The Public Universal Friend: Jemima Wilkinson and Religious Enthusiasm in Revolutionary America (Hardback)Paul B. Moyer (author)
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Amid political innovation and social transformation, Revolutionary America was also fertile ground for religious upheaval, as self-proclaimed visionaries and prophets established new religious sects throughout the emerging nation. Among the most influential and controversial of these figures was Jemima Wilkinson. Born in 1752 and raised in a Quaker household in Cumberland, Rhode Island, Wilkinson began her ministry dramatically in 1776 when, in the midst of an illness, she announced her own death and reincarnation as the Public Universal Friend, a heaven-sent prophet who was neither female nor male. In The Public Universal Friend, Paul B. Moyer tells the story of Wilkinson and her remarkable church, the Society of Universal Friends.Wilkinson's message was a simple one: humankind stood on the brink of the Apocalypse, but salvation was available to all who accepted God's grace and the authority of his prophet: the Public Universal Friend. Wilkinson preached widely in southern New England and Pennsylvania, attracted hundreds of devoted followers, formed them into a religious sect, and, by the late 1780s, had led her converts to the backcountry of the newly formed United States, where they established a religious community near present-day Penn Yan, New York. Even this remote spot did not provide a safe haven for Wilkinson and her followers as they awaited the Millennium. Disputes from within and without dogged the sect, and many disciples drifted away or turned against the Friend. After Wilkinson's "second" and final death in 1819, the Society rapidly fell into decline and, by the mid-nineteenth century, ceased to exist. The prophet's ministry spanned the American Revolution and shaped the nation's religious landscape during the unquiet interlude between the first and second Great Awakenings.The life of the Public Universal Friend and the Friend's church offer important insights about changes to religious life, gender, and society during this formative period. The Public Universal Friend is an elegantly written and comprehensive history of an important and too little known figure in the spiritual landscape of early America.
Publisher: Cornell University Press
Number of pages: 280
Weight: 794 g
Dimensions: 235 x 156 x 30 mm
"Finally we have a full-scale scholarly study of one of the most unusual and quietly seismic religious figures in American history: prophetess Jemima Wilkinson, the Public Universal Friend. Paul B. Moyer dramatically captures the revolutionary atmosphere of Wilkinson's New England in 1776, a place percolating with radical ideas, among them: that a woman could serve as a religious leader. In tracking Wilkinson's career, Moyer rescues from the margins of history an esoteric figure as influential, in her own way, as Thomas Paine."-- Mitch Horowitz, author of Occult America and One Simple Idea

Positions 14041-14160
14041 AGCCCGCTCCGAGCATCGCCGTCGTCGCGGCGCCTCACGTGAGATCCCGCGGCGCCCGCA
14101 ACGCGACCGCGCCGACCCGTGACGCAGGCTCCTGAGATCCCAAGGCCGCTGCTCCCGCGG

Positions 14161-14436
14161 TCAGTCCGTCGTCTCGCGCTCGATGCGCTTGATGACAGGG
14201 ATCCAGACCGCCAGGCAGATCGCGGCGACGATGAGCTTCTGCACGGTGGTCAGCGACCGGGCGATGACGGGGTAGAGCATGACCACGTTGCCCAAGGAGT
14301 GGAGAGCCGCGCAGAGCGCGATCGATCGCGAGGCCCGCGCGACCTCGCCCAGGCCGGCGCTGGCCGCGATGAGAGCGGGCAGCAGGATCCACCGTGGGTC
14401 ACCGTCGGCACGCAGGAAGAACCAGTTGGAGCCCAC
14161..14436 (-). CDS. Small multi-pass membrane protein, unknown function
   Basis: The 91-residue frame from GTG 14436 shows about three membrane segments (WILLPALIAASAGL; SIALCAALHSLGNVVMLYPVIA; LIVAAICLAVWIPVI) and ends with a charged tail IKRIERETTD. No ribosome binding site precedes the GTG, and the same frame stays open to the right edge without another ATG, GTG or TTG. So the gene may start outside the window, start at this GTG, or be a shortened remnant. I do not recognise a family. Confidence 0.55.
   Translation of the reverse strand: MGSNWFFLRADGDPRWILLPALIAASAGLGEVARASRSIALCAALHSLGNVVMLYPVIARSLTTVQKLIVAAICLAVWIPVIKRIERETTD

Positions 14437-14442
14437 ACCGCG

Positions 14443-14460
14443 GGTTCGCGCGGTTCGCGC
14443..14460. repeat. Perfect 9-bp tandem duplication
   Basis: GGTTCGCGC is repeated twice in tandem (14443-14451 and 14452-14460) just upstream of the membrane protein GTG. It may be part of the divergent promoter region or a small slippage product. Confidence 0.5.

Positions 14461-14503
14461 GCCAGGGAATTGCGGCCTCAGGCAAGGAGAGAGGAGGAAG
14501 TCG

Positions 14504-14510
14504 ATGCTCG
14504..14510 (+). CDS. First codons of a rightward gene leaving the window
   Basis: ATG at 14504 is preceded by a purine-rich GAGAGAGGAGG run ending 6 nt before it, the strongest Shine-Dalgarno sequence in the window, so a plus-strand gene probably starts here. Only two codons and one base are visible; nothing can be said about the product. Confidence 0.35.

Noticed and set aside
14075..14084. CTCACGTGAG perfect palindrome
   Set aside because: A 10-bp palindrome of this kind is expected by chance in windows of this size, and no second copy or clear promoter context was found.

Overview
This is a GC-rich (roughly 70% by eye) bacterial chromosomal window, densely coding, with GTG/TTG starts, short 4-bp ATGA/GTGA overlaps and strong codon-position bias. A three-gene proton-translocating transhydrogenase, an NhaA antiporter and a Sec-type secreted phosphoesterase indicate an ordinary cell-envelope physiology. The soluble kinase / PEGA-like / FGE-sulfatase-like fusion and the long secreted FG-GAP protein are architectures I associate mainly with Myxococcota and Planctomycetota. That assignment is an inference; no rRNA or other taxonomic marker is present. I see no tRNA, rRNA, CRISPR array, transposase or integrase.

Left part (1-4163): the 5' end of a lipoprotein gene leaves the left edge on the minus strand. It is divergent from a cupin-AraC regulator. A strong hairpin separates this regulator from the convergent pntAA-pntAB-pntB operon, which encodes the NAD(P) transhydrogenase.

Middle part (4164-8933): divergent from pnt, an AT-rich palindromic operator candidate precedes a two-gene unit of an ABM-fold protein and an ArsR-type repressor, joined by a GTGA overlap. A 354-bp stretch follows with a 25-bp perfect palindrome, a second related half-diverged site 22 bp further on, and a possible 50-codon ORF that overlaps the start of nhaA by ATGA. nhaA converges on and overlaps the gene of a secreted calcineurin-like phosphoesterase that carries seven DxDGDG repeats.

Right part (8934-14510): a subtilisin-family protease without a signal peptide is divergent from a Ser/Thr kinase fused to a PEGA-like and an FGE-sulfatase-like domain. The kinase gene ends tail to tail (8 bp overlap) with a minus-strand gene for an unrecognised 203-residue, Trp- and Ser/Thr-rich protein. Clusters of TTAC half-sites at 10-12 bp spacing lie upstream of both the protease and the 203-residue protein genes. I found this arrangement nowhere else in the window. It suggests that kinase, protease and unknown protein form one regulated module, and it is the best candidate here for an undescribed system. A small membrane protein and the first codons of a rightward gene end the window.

"In The Public Universal Friend, Paul B. Moyer considers Jemima Wilkinson as the entry point to important historical and historiographical issues even while he contributes to our understanding of religion and gender in the era of the American Revolution. Moyer uses to good effect the fortuitous conjunction of American independence and Wilkinson's rebirth in 1776. This is an impressive book."-- Erik R. Seeman, University at Buffalo, author of Death in the New World: Cross-Cultural Encounters, 1492-1800
"Paul B. Moyer deftly tells the compelling story of Jemima Wilkinson, a Rhode Island girl who grew up to become the Public Universal Friend. As a divine messenger, Wilkinson defied the constraints of gender and emerged as an international celebrity in the age of revolutions. With careful research and clear analysis, Moyer recovers an extraordinary, although long neglected, cultural figure of the early American republic."-- Alan Taylor, author of The Internal Enemy
"Paul B. Moyer's microhistory of the revolutionary-era prophet Jemima Wilkinson narrates the fate of Wilkinson's Society of Universal Friends in the western frontier of New York following her relocation there in the 1790s. This tangled story of property, law, and communitarianism has never been told so thoroughly or so incisively before. Moyer's detailed demographic, psychological, and cultural reconstruction of the prophet's followers constitutes a major contribution to our knowledge of how millenarian movements are born and evolve over time."-- Susan Juster, University of Michigan, author of Disorderly Women
"This is very thorough book. It has drama in terms of stories of sexual intrigue, attempted murder and legal battles over land, and as much detail on Wilkinson and her ideas as the evidence probably supports... [F]or anyone interested in Quakerism and revival offshoots or in this period of American religious history, the book is essential."-- Pink Dandelion, Centre for Research in Quaker Studies (University of Birmingham and University of Lancaster), Woodbrooke, England * Quaker Studies *
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